SAN LUIS OBISPO — SLO Food Bank celebrated the Community Foundation San Luis Obispo County’s Disaster Support Fund, a fund providing economic relief to nonprofits in the region working diligently to ease suffering and minimize the impact of loss during the challenging times.
To date, the SLO Food Bank has been the recipient of $54,000 of Disaster Support Funds, which resulted in 378,000 additional meals to offer those we serve through neighborhood distributions and agency partners.
The rate of hunger has more than doubled in our County since the beginning of the year, and some people have found themselves relying on the SLO Food Bank for the first time in their lives.
At the onset of the pandemic, the SLO Food Bank experienced an increase in food distributions by 370%, quickly depleting our warehouse’s inventory from a steady 6-month reserve to only seven weeks’ worth of food.
The Community Foundation was quick to offer COVID relief funding. This initial contribution allowed us to meet the growing demands for food and strengthen the safety net cast out to those in need.
In June, when the Mid-State Fair was canceled, the SLO Food Bank found themselves facing a possible reality of zero protein from this important event. Typically, the Fair Meat accounts for 35% to 40% of the annual protein inventory. The Community Foundation was quick to form the James W. Brabeck Youth Legacy Fund.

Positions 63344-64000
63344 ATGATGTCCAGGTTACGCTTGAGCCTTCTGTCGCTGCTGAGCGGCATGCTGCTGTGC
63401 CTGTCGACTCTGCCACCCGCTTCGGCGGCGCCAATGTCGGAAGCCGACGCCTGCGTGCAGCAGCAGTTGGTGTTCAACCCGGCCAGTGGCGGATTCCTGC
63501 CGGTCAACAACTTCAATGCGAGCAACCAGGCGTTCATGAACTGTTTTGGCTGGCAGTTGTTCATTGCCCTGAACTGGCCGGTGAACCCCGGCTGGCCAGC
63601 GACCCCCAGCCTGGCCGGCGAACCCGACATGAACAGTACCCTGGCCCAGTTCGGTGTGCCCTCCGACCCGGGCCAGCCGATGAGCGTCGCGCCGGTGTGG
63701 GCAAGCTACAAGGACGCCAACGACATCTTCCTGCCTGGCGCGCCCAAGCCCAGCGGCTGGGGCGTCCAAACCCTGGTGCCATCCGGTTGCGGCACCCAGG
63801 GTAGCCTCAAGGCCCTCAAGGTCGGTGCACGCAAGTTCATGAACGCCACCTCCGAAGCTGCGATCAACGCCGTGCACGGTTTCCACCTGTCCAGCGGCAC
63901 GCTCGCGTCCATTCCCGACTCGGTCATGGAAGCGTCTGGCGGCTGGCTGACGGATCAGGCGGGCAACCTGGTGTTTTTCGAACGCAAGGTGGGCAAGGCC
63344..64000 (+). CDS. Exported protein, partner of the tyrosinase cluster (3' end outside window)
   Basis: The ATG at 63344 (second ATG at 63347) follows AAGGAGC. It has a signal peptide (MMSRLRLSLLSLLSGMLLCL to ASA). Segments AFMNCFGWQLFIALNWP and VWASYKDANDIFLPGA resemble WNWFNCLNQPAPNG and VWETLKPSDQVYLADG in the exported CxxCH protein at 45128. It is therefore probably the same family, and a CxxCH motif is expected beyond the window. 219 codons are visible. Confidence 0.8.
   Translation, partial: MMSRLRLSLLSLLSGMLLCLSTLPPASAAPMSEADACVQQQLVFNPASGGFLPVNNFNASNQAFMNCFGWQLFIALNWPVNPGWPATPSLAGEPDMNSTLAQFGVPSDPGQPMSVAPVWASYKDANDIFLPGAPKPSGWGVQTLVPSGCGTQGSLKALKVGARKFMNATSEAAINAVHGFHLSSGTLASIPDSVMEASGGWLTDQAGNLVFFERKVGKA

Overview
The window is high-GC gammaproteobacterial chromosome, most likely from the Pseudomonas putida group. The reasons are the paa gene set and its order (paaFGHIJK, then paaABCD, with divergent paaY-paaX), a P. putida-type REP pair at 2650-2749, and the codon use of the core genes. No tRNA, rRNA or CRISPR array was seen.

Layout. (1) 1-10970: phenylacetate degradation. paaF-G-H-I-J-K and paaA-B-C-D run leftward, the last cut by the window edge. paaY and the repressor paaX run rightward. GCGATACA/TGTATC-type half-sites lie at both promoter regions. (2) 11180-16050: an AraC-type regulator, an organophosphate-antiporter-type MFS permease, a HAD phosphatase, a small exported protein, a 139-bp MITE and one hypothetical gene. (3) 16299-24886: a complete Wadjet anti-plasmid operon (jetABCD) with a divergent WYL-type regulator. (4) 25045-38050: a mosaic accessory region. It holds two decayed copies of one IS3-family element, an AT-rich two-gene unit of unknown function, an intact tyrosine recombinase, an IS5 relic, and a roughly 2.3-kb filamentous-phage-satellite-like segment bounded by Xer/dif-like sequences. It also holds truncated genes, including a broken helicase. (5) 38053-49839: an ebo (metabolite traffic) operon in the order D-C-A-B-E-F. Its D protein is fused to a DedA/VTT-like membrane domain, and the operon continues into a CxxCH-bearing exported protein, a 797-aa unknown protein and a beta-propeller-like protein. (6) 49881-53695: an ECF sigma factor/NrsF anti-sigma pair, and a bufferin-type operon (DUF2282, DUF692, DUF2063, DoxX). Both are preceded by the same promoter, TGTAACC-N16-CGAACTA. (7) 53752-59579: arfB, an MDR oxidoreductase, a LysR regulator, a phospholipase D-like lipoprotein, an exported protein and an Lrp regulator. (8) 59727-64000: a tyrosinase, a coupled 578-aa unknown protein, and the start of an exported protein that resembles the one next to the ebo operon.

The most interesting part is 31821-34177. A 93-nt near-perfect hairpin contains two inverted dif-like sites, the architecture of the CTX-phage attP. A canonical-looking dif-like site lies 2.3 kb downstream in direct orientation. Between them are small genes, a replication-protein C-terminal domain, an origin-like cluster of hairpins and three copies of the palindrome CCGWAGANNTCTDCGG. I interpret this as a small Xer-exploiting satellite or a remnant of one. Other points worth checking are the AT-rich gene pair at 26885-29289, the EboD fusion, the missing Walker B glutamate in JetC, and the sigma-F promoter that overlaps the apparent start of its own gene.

This Fund established the Buyer’s Coalition that made it possible to purchase livestock from 4-H and Future Farmers of America students and secured the Fair Meat for donation to the SLO Food Bank. The processing of the meat, which can be costly, was the next hurdle to surmount.
Thankfully, the Community Foundation and the Disaster Support Fund came to our aide again, by awarding us a generous grant to cover the costs of processing the protein.
If not for the Foundation’s generous donors and community partners providing the strength behind the Disaster Support Fund that fueled these charitable contributions, the SLO Food Bank and many other nonprofit organizations would find it difficult to meet the needs of those they serve completely. These are defining times, and the Foundation continues to rise to meet the challenges of the day with great distinction.